COMMENTS BY KIM: Casting my life away

Crazy habit revealed

Guilty on all counts. Make that guilty of counting. But hey, nobody’s perfect.

What I am talking about is my habit of counting every cast I make while fishing. Sounds pretty crazy and meaningless, right? Hang on a moment now. Don’t rush to judgment here, although I wouldn’t blame you if you did. I mean, who is goofy enough to keep precise track of such things? Well, I am that goofy.

Why would I do such a thing? Well, dear reader, let me attempt to justify my weirdness.

When I first starting counting each toss of a lure, many years ago, I did so in silence. It wasn’t easy, but I didn’t really know why I was counting casts. It was kind of like a tune or song that gets stuck in your head. I certainly didn’t want to admit it to anyone whose first reaction might be to fish with someone else rather than someone who might also jump over every crack on a sidewalk.

Counting casts with accuracy, including what was the number of the cast I caught fish on, was becoming too much for me, not easy when mixed in with regular conversation with other fishermen in the boat. I remember a few weird looks when I would announce that I caught a fish on cast number 39 or 178. At first fellow fishermen thought it humorous and didn’t take it serious, which was fine by me.

Later though, as I repeated such claims on subsequent fishing trips, others began to realize I wasn’t kidding. In time, as a courtesy which allowed me to engage in uninterrupted conversation, I would wear a clicker around my neck. Pretty slick. It enabled me to push a button and enter each cast while not having to remember the count while also engageing in friendly conversation. When catching a fish all I had to do was look at the clicker to see what number cast I was on.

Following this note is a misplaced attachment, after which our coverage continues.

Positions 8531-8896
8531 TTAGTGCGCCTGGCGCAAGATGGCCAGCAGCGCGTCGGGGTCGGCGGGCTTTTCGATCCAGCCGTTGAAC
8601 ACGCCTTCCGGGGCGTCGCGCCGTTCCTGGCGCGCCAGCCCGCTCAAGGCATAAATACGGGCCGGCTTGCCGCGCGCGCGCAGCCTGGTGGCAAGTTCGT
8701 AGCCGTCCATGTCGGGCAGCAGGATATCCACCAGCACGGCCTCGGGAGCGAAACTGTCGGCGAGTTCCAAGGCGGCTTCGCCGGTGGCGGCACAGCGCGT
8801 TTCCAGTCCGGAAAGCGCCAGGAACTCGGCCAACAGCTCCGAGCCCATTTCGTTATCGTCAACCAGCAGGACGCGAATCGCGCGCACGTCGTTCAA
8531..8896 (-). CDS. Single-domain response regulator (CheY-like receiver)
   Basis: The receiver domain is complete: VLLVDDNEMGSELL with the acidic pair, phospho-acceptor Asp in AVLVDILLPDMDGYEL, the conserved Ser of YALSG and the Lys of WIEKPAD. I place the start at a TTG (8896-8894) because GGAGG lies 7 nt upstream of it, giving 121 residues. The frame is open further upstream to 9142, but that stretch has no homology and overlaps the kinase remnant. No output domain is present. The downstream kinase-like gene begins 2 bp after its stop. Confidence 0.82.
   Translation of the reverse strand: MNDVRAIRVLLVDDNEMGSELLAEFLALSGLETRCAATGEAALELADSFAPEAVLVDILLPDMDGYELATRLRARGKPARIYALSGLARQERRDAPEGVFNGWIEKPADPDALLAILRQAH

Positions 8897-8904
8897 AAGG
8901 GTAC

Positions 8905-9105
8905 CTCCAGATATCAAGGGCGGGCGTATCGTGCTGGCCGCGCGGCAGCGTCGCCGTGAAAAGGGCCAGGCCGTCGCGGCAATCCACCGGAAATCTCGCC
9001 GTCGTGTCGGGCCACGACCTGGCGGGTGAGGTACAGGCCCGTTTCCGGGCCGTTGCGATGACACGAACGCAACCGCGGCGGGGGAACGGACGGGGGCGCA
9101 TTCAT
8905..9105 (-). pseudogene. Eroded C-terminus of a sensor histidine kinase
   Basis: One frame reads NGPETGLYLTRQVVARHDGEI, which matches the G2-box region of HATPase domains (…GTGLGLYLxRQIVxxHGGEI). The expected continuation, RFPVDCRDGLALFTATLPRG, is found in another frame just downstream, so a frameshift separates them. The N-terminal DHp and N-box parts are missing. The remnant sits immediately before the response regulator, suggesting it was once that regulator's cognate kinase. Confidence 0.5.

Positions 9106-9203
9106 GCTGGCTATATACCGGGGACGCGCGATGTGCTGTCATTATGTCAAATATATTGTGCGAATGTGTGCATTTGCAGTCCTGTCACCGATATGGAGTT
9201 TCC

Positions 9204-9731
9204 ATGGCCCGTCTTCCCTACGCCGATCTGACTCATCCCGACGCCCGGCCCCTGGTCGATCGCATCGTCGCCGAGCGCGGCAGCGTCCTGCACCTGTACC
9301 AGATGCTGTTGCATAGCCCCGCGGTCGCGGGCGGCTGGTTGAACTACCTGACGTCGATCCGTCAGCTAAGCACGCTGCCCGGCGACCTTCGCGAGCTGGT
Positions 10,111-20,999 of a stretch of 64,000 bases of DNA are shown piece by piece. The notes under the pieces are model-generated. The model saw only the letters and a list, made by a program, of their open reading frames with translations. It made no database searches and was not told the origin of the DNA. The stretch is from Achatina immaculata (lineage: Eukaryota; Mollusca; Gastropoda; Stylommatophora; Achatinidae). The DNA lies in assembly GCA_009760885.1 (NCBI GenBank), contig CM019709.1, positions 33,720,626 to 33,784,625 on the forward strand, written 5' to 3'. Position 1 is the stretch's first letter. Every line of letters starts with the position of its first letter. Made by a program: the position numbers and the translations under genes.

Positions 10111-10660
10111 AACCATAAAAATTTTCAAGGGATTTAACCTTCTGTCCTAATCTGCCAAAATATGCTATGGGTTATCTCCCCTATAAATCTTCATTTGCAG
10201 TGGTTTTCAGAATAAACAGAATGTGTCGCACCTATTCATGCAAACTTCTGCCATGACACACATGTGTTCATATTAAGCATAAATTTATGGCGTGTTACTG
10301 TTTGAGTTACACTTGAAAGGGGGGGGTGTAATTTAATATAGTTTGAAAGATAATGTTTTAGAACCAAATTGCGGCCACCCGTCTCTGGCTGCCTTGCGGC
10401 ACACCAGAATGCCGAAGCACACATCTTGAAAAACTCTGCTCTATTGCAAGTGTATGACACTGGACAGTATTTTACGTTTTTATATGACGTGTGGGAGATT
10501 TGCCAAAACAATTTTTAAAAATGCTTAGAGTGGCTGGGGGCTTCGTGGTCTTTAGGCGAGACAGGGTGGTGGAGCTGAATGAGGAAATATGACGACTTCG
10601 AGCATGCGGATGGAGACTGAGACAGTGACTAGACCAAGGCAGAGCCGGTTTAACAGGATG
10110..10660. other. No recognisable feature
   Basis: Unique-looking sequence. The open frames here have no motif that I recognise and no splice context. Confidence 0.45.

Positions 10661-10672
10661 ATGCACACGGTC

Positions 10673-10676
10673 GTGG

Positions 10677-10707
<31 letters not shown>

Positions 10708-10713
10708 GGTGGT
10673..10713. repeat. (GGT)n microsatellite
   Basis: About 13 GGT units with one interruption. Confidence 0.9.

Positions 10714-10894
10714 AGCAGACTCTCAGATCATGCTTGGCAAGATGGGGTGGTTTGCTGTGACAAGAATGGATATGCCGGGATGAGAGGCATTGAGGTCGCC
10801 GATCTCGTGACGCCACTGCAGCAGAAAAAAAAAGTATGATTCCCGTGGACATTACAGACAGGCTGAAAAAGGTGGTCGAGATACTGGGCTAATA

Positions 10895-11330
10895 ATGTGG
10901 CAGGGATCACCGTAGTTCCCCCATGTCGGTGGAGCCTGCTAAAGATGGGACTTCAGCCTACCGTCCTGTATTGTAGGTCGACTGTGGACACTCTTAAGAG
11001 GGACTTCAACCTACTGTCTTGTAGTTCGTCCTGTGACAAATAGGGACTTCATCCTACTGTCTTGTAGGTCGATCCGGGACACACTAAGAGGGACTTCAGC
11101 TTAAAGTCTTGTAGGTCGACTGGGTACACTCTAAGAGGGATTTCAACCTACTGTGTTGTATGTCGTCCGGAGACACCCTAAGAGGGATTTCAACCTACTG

Now, before you proclaim this to be completely useless information and a waste of time on the water, let me at least formulate a defense for my admittedly odd habit.

First, my fishing consists completely of artificial lures. I enjoy casting for northern pike, smallmouth bass, and muskies. Of course, other fish like walleye and catfish are caught too. In 2020 I made 14,446 casts in 55 days on the water, an average of 262.7 casts per outing. 10,847 were made in freshwater and 3,959 in saltwater.

My infatuation with counting casts, and my written record of them, has provided me with some interesting information. The fewest casts I made on a single fishing trip was 88, but that was an evening fish when I had trouble with a clogged fuel filter on my outboard and chose to get off the water earlier than I had intended.

My highest cast total for a single outing was 550 on July 12 at Lake Audubon. Incidentally, I caught no fish. None! Just a week earlier I caught three very nice muskies and one good northern pike in 43 casts in the same area. On July 16 I made another 310 casts on Audubon and went fishless.

Add ’em up. That was 860 casts on consecutive fishing trips with zero fish.

Obviously, the fish had moved or my presentations were worn out. I just didn’t fully realize it until I looked at my cast stats. Armed with that information I was able to put an end to my futility. Two days later I changed things up and managed two muskies and two excellent pike in just 185 casts. I hope I learned to never again to be so stubborn and go nearly 900 casts without recognizing a change needed to be made.

I discovered a few other interesting and informative bits of information in my seasonal record of casts as well. But, being the fisherman I think I am, or wish I was, I am keeping those tidbits to myself until I have a clearer understanding about what they might actually mean. And, yes, I’ll be doing that quirky clicker thing again this year. You can count on it.


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